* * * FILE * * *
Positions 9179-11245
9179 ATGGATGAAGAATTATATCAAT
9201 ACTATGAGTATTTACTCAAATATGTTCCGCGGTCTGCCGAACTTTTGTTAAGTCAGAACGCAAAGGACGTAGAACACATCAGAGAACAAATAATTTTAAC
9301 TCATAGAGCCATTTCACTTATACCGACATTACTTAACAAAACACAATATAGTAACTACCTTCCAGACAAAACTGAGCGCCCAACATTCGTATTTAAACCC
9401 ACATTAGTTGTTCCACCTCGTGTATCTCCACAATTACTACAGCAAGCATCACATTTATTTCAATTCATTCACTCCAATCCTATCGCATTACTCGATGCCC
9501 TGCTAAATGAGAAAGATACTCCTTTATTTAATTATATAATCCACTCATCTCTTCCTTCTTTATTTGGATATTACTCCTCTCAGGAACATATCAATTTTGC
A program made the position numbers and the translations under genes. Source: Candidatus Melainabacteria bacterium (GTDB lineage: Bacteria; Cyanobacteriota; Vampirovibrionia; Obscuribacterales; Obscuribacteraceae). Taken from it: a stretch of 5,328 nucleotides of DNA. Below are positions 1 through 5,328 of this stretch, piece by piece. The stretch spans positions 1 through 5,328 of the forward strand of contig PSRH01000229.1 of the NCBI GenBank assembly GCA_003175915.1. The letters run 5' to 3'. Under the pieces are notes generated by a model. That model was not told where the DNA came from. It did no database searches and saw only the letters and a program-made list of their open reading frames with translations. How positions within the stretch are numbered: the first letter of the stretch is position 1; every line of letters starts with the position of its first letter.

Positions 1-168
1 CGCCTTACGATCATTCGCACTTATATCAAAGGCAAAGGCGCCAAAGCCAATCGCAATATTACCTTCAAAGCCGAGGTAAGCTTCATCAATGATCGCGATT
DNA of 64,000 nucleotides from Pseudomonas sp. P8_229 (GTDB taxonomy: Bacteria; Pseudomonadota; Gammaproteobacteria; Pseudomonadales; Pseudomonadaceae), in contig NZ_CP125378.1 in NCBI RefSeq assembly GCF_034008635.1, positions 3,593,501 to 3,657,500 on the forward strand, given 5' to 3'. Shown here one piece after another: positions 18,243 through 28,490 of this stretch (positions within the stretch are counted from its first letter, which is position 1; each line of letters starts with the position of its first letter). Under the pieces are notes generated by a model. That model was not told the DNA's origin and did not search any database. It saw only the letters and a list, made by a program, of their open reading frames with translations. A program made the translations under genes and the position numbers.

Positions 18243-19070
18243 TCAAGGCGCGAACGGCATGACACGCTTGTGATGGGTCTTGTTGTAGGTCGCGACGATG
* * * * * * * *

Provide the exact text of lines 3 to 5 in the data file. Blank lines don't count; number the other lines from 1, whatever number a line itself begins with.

9201 ACTATGAGTATTTACTCAAATATGTTCCGCGGTCTGCCGAACTTTTGTTAAGTCAGAACGCAAAGGACGTAGAACACATCAGAGAACAAATAATTTTAAC
9301 TCATAGAGCCATTTCACTTATACCGACATTACTTAACAAAACACAATATAGTAACTACCTTCCAGACAAAACTGAGCGCCCAACATTCGTATTTAAACCC
9401 ACATTAGTTGTTCCACCTCGTGTATCTCCACAATTACTACAGCAAGCATCACATTTATTTCAATTCATTCACTCCAATCCTATCGCATTACTCGATGCCC